If we ever get round to making any useful general observations about Chinese culture, or even north Chinese ritual culture, it will need an awareness of all the local historical, economic, political, and personal factors that make up the experiences of millions of overlapping communities, and will require a whole new army of scholars with Wu Fan’s determination and aptitude.

So on that first trip of hers to Yanggao in 2003, there we were with the Li band at the Lower Liangyuan temple fair, filming the whole sequence of rituals throughout the day and taking the opportunity between them to seek Li Manshan’s wisdom. It had been a long day, but now we were looking forward to the evening Communicating the Lanterns (guandeng 觀燈) ritual. The writing of this term varies: in many ritual manuals it appears as “Closing the Lanterns” (guandeng 關燈)—which in colloquial Chinese means “switch off the light”.

After supper we all retired to the scripture hall to rest, as Li Manshan prepared while Golden Noble adjusted the tuning of their sheng and Wu Mei checked his reeds. We were all tired, but as time went by there was still no sign when the ritual might begin.

Li Manshan’s son Li Bin, always most solicitous for his visitors, asked Wu Fan:
“Aren’t you tired? Wouldn’t you like to go back and get some sleep?”

Wu Fan came out with the classic line, punning on the double meaning of guandeng:

“你不关灯,我怎么睡觉?!”
“How can I get to sleep if you don’t switch out the light?!”

Michelle Obama

Meanwhile (see my previous post), the passionate engagement, dignity, and basic human decency of Michelle Obama are desperately needed in these disturbing times.

We may indeed have reservations about her husband’s legacy, and his current conformity to the distressing rule of enrichment (a trail blazed more predictably by our own former “socialist” leader), but if only we had appreciated him more at the time—all the more so, given the dangerous pompous immoral self-serving infantile sulky posturings of his successor.

Even as an orator, while her hubby is no slouch himself, Michelle is in another league. Her passion was movingly evinced in her speeches to schoolgirls on her visits to Britain since 2009:

Now I realize all this is a clichéd bleeding-heart liberal do-gooder Guardian reader’s take, and I quite get the surly defensiveness of the fusty conservative stuck in the 1950s, before their birthright was threatened by uppity women and foreigners, when (or so they thought) the unwashed classes still knew their place. For a fine article on the antithesis to inspirational women like Michelle, see here—and note several BTL comments that throw out the baby with the bathwater by “refusing to be told what to think”.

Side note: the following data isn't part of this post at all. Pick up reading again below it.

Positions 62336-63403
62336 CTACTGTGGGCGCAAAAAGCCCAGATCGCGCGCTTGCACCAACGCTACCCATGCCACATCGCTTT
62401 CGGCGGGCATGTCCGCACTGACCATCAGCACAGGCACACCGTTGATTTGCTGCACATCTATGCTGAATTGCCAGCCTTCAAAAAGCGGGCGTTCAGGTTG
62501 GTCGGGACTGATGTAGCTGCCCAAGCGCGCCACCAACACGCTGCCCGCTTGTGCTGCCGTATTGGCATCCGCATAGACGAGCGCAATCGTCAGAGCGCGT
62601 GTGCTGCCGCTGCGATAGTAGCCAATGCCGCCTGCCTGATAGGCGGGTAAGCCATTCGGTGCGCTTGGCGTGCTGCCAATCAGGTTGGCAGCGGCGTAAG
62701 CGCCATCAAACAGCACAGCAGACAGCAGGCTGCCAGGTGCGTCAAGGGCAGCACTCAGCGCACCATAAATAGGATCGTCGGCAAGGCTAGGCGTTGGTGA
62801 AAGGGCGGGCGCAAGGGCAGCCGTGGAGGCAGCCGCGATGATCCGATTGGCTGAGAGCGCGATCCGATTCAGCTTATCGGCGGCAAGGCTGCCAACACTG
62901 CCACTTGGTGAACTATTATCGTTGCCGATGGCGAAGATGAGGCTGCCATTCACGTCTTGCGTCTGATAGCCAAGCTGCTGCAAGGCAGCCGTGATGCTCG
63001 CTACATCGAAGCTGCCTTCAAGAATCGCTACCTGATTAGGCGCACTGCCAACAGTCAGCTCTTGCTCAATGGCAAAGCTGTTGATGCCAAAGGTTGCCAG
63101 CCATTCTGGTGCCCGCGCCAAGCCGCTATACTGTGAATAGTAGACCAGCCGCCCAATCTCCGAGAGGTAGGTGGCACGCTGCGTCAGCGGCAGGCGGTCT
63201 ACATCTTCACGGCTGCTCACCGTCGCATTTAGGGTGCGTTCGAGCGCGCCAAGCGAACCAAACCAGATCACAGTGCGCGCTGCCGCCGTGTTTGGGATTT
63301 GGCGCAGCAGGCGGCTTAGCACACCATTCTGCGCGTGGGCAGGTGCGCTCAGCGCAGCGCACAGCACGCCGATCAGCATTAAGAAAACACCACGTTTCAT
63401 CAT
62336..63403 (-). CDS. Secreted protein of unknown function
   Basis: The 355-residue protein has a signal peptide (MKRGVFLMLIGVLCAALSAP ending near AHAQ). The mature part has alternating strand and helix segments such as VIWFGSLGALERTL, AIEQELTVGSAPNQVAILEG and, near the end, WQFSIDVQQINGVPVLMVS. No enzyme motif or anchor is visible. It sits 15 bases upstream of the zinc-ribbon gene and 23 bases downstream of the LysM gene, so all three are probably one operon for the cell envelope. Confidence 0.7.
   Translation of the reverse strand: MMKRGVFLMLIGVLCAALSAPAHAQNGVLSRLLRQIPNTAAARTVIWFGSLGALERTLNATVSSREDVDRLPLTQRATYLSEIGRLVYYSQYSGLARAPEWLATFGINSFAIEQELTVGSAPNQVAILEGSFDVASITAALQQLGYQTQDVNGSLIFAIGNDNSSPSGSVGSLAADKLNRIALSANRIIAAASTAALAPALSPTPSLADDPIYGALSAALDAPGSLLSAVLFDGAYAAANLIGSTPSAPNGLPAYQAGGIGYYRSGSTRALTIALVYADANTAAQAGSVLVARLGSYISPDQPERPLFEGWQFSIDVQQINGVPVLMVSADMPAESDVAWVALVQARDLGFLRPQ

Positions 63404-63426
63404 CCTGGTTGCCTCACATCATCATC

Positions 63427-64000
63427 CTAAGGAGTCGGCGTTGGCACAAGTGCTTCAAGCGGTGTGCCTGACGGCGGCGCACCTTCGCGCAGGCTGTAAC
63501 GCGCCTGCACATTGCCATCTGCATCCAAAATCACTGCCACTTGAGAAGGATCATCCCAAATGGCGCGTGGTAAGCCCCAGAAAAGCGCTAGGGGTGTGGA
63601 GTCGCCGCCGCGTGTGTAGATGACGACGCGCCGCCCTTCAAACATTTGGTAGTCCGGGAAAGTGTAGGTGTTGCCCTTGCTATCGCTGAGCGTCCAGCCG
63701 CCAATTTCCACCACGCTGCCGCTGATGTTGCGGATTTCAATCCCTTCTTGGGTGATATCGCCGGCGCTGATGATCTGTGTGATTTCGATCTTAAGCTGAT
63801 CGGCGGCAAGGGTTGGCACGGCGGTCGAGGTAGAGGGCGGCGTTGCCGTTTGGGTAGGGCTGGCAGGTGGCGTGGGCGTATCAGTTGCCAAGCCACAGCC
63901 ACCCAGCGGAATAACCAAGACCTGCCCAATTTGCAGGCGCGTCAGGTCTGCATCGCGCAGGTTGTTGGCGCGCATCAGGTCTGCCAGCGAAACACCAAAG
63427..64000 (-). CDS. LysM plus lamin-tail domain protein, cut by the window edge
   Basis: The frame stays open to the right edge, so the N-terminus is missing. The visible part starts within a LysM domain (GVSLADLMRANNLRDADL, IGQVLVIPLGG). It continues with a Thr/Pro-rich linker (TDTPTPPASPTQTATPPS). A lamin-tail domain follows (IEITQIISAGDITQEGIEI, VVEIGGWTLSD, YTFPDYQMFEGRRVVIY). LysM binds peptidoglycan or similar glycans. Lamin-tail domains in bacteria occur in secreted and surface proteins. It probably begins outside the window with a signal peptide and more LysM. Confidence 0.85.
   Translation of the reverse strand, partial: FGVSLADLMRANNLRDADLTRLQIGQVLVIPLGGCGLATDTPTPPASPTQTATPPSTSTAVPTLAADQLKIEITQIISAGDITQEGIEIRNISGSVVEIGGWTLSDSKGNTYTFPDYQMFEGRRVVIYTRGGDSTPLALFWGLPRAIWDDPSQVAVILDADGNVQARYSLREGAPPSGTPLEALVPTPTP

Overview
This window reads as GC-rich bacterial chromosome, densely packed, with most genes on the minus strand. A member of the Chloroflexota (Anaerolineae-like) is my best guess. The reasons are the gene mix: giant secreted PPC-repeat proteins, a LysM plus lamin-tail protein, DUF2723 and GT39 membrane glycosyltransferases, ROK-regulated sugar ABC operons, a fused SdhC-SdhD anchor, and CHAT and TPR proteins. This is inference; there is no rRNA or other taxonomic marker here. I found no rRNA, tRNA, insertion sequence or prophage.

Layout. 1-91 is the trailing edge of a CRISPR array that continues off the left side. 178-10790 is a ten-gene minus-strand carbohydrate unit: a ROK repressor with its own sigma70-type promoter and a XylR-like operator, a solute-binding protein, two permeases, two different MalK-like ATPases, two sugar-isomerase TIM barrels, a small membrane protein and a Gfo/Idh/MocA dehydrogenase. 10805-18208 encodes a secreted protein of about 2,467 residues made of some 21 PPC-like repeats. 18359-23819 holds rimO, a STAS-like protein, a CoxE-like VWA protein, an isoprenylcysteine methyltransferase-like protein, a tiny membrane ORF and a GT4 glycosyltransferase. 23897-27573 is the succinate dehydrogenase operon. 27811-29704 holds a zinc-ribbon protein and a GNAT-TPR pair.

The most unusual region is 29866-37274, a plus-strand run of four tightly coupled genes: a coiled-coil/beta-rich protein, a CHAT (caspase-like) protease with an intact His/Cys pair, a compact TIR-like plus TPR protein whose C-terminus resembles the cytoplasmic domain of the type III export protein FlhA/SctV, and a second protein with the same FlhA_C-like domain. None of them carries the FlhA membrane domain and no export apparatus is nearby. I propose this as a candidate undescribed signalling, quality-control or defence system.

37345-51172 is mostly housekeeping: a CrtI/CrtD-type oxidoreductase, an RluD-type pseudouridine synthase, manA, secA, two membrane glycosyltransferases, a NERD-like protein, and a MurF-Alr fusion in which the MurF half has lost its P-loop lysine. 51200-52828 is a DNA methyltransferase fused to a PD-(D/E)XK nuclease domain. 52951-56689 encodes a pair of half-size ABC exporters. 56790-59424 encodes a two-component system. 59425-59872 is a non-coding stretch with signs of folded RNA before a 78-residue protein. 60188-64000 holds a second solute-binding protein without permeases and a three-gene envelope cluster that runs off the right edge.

Anyone unmoved by Michelle’s speeches has a heart of stone. Her inspiration is already bearing fruit here. Still,

Daoists and Confucians

In France, spellbound yet again by the Daoists’ performances under the august aegis of the Confucius Institute, who better to cite than the Grand Maître himself:

子在齊闻韶,三月不知肉味,曰:不图為樂之至于斯也。
—《論語·述而》

After Confucius heard the Shao music in the kingdom of Qi, he didn’t notice the taste of meat for three months. He said, “I had no idea that music-making could reach such heights!”
— Analects 7.14.

My comment, precisely 2,534 years later:

鐘注:小子在巴闻道亦是也!
Jones notes: Lil Ol’ Me feels the same on hearing the Way in Paris! [1]

I feel blessed to have found this subject—fieldwork, inspiration, ritual, laughter. And now to take a rocking sextet on tour, all at ease with each other, great mates.

 

[1] 巴: short for Paris 巴黎, not 巴蜀 Sichuan. Or Bali, for that matter.

The whole long dragon 一条龙

To bring this little French tour to fruition has involved a lot of work. A long chain of people has made it possible, from the Cini people in Venice (2012) and Thomas Roetting in Leipzig (2013) to Adeline Herrou and Hélène Bloch at Nanterre, the brilliant Yan Lu of the Nanterre Confucius Institute, Kersten Zhang our able fixer in Beijing, the Clermont-Ferrand CI team, Nicolas Prevot, the Centre Mandapa, and Li Bin in Yanggao.

Indeed, the roots of our tours, and my whole project on the Li family, go right back to Chen Kexiu’s early research and the 1990 trip to Beijing led by Li Qing.

Again, with the Li band we riff on “Without the Communist Party there would be no new China”:

(me:) Without Chen Kexiu there would be no Steve-and-the-Li-band
(Li Bin:) Without Steve  there would be no Li band tours
(me:) Without the Li band there would be no Steve

As I observed (my book, p.339):

The audiences go wild, their faces rapt; I love the feeling of turning on audiences to this music that has enchanted me for so many years. Our hosts always latch onto how very special this tour is.

Yan Lu prepared one of the most detailed schedules I’ve ever had in four decades of orchestral touring. And I love it when we’ve done all possible preparation, and then just naturally come together in haste, improvising to make the little details work, carried along on a wave of enthusiasm.

The Daoists fit into it all and always put on an amazing show night after night, so that we and everyone, dazzled by their brilliance, see that it’s all been worthwhile.

Still, all this is merely an occasional interlude for them: their daily “rice-bowl” remains performing rituals for their local community in the Yanggao countryside.

The Li band in France: notes